The Cambridge Companion to Greek and Roman Theatre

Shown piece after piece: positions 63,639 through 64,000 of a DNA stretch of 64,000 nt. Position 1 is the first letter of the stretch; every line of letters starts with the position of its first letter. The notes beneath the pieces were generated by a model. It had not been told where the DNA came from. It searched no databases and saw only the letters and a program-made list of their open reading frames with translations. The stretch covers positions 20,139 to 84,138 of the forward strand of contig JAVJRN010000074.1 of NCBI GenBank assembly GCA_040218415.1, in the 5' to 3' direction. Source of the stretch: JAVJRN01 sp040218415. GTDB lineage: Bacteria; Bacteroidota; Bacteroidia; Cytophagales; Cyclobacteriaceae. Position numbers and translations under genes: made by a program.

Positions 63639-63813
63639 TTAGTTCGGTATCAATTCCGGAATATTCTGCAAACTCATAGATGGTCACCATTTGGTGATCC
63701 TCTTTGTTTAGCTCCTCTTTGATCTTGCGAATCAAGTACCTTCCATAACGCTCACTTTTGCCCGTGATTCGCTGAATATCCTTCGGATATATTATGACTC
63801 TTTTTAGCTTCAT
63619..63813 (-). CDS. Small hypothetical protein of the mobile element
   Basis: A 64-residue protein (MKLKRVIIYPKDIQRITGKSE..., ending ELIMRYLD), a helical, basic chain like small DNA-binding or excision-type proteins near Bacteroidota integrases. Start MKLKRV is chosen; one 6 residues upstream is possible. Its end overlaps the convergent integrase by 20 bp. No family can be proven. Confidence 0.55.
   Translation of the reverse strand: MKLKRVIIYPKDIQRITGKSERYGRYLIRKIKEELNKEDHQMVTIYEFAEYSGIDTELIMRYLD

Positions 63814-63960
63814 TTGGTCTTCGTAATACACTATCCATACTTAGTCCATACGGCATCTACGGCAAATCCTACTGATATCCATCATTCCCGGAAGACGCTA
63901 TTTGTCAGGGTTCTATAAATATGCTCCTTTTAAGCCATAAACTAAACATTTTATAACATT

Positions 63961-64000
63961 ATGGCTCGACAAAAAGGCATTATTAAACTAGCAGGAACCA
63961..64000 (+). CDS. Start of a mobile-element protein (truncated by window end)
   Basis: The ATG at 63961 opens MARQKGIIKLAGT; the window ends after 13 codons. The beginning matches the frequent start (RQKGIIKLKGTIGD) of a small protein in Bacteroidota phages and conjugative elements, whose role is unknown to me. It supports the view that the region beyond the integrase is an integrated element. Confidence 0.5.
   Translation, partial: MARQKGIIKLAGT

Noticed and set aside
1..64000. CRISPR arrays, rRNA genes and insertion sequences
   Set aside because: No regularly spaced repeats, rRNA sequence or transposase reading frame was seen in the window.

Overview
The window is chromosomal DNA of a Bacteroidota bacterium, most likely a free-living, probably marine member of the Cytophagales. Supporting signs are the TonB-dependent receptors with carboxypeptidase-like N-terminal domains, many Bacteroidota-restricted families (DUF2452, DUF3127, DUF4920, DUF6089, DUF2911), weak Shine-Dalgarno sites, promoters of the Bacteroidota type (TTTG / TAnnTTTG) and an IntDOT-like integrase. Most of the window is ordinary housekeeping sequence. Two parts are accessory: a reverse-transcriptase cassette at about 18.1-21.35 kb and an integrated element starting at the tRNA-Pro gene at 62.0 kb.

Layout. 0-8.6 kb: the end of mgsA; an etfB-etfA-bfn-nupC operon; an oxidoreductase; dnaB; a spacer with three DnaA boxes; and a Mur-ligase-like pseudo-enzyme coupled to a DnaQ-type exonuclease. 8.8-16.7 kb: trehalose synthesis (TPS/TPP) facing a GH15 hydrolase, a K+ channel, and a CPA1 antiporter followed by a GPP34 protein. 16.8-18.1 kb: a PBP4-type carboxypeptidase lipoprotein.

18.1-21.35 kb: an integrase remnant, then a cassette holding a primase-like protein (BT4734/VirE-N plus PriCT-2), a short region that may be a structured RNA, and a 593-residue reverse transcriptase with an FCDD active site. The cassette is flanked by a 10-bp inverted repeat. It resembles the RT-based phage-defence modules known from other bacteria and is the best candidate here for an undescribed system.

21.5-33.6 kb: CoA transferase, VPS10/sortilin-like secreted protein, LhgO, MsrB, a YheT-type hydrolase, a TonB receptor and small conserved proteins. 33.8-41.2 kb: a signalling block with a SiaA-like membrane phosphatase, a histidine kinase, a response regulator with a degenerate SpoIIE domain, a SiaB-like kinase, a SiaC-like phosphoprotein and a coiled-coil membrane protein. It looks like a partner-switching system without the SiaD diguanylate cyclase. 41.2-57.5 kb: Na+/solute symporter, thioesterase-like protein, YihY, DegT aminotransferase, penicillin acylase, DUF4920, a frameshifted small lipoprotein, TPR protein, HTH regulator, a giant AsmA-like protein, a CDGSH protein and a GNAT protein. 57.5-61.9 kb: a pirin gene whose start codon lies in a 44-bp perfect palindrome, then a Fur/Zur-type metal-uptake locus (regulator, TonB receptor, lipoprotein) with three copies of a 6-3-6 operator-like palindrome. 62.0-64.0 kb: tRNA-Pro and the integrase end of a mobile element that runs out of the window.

This series of essays by prominent academics and practitioners investigates in detail the history of performance in the classical Greek and Roman world. Beginning with the earliest examples of 'dramatic' presentation in the epic cycles and reaching through to the latter days of the Roman Empire and beyond, the Companion covers many aspects of these broad presentational societies. Dramatic performances that are text-based form only one part of cultures where presentation is a major element of all social and political life. Individual chapters range across a two thousand year timescale, and include specific chapters on acting traditions, masks, properties, playing places, festivals, religion and drama, comedy and society, and commodity, concluding with the dramatic legacy of myth and the modern media. The book addresses the needs of students of drama and classics, as well as anyone with an interest in the theatre's history and practice.